The Trump campaign cries censorship after Twitter removes a video about George Floyd on copyright grounds
- Twitter removed a video posted by the Trump campaign's official account after the company received a copyright complaint.
- The video was a four-minute speech by President Donald Trump about the death of George Floyd, played over images and clips from protests.
- This isn't the first time Twitter has removed a video from Trump on copyright grounds. In 2019 it took down a meme of his because it used a clip from Nickelback's "Photograph."
Twitter has taken down a video tribute to George Floyd posted by the Trump campaign's official account, further escalating tensions with the president.
The video, posted by @TeamTrump on Wednesday, is almost four minutes long and features a speech from President Donald Trump played over various photos and videos to sad piano music.
In it, Trump describes the killing of George Floyd as a "grave tragedy" and says his memory is being "dishonored by rioters, looters, and anarchists." He also claims "violence and vandalism is being led by antifa and other radical left-wing groups," something for which there is little evidence. The video, titled "Healing, not Hatred," is still up on the president's YouTube channel.
A Twitter representative told The Hill it took the video down on Thursday after the copyright owner of one of the images complained.
A spokesman for the Trump campaign retorted that Twitter was "making up the rules as they go along."
In a tweet posted late Thursday, the @TeamTrump account complained, "Twitter and @Jack are censoring this uplifting and unifying message from President Trump after the #GeorgeFloyd tragedy," adding that the media had "refused" to cover the speech.
—Team Trump (Text TRUMP to 88022) (@TeamTrump) June 4, 2020
Trump has been at loggerheads with Twitter after it applied fact-checks to two tweets of his on May 27 that falsely claimed mail-in votes in California would be "substantially fraudulent." On May 29, Twitter then applied a clickthrough block to a tweet of his regarding unrest after Floyd's killing for breaking its rules on "glorifying violence."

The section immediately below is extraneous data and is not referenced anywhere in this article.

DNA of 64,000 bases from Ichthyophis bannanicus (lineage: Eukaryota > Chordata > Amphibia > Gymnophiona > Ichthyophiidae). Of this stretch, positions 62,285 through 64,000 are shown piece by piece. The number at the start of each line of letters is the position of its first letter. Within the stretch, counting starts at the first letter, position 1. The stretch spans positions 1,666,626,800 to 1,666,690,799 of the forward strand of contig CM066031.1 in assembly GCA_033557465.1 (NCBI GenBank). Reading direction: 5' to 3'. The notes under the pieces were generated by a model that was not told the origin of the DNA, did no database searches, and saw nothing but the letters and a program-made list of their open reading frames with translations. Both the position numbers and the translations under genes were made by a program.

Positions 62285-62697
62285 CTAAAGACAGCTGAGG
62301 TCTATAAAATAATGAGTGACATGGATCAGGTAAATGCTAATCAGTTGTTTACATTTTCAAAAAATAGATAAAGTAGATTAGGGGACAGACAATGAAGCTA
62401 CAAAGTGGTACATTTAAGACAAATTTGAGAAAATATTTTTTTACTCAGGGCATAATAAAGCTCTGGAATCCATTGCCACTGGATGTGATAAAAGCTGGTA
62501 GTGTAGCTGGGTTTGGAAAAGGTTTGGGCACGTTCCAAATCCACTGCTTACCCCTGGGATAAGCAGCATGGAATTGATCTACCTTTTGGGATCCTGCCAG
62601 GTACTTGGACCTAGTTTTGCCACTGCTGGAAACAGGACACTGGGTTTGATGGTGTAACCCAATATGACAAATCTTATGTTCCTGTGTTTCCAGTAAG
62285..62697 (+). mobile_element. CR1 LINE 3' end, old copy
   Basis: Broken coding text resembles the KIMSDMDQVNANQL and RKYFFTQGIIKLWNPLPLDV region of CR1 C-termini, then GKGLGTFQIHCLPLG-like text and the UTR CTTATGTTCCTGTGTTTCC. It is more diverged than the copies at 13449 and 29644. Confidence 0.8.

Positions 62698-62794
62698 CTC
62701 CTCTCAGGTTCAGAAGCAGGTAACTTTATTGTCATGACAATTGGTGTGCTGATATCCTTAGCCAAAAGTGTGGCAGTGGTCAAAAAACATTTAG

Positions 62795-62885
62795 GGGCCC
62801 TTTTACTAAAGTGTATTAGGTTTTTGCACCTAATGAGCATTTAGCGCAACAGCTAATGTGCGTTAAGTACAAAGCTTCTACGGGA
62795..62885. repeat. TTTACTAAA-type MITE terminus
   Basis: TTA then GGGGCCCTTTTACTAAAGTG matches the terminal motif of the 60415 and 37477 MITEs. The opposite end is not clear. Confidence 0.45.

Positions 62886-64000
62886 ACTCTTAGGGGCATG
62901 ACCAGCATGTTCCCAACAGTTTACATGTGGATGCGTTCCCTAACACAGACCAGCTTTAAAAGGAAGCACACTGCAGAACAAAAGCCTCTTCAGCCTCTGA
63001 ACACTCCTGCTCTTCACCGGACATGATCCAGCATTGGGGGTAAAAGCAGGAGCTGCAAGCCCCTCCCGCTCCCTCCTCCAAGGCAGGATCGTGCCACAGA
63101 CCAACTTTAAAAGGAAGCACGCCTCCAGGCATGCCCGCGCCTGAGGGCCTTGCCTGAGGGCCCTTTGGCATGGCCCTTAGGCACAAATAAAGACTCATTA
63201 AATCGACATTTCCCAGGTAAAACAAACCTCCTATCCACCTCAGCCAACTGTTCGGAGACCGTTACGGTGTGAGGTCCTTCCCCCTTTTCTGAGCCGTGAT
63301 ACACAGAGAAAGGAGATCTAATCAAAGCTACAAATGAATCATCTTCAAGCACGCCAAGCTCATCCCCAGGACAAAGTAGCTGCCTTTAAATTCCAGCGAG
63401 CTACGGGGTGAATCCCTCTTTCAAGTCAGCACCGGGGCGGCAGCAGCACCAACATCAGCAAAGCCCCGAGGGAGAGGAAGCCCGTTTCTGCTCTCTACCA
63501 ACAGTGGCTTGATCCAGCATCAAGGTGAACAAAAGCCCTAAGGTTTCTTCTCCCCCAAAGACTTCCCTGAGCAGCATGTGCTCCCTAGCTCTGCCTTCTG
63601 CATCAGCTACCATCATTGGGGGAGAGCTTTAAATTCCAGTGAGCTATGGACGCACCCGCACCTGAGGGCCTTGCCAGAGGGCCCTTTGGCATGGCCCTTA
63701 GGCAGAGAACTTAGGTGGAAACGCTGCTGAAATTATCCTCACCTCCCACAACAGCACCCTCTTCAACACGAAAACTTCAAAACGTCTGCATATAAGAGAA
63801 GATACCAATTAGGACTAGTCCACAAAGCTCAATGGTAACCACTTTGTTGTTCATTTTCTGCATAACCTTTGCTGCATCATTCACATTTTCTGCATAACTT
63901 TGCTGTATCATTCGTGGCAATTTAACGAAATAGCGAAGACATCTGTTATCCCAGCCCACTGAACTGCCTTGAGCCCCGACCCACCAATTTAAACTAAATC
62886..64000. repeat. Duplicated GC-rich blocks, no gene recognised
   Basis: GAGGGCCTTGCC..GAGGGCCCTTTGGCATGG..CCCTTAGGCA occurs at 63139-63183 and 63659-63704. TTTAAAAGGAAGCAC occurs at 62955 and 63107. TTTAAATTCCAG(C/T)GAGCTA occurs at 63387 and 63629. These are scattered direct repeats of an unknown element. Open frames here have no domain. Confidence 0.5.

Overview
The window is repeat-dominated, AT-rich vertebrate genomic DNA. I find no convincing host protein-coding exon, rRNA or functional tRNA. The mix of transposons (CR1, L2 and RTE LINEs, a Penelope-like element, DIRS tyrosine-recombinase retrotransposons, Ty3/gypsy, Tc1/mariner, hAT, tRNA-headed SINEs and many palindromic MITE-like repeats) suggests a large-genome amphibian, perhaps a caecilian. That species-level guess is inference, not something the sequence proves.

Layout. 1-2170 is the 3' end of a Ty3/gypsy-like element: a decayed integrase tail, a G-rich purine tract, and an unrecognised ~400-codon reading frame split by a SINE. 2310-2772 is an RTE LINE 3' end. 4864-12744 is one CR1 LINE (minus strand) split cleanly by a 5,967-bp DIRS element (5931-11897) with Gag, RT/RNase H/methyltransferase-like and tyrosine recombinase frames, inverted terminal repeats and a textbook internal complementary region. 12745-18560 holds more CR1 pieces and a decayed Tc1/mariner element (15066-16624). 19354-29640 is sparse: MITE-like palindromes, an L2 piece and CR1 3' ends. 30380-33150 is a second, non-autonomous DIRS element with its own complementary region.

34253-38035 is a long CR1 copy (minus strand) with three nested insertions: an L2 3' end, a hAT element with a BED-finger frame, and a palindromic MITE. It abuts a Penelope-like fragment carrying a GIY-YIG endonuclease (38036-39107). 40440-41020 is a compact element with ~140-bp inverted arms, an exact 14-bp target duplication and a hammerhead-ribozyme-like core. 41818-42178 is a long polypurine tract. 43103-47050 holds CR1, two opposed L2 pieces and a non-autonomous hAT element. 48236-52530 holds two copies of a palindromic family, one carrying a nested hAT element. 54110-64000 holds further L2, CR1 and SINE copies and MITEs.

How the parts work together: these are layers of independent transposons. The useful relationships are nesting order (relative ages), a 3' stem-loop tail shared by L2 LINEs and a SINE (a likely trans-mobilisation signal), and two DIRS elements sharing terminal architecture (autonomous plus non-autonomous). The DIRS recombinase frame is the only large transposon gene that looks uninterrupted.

Though this has come during a particularly tense time between the president and his preferred social-media platform, it's not the first time Twitter has removed a post of his on copyright grounds.
In October, Twitter removed a meme posted by Trump attacking Joe Biden and his son Hunter because it featured a clip from the music video for the Nickelback song "Photograph." Warner Media Group made a complaint, and Twitter removed it.
"From the dubious removal of the hilarious Nickelback video to capricious fact-checks and manipulated media labels to questionable claims of copyright, Twitter has repeatedly failed to explain why their rules seem to only apply to the Trump campaign but not to others," the spokesman for the Trump campaign told The Hill.
"Censoring out the president's important message of unity around the George Floyd protests is an unfortunate escalation of this double standard," he added.
According to Twitter's most recent transparency report, it removed almost 107,000 tweets on copyright grounds from January 2019 to June 2019.
"Per our copyright policy, we respond to valid copyright complaints sent to us by a copyright owner or their authorized representatives," a Twitter representative told Business Insider.
Sam Koolaq, the copyright lawyer who filed the complaint on behalf of the claimant, told Business Insider: "My client is very talented, so I can understand why the President chose to use their work as part of his re-election efforts. Thankfully, the law protects artists from unauthorized usage, even when the unauthorized user is the President. Twitter made the right decision here, and we hope that other platforms will soon follow suit."
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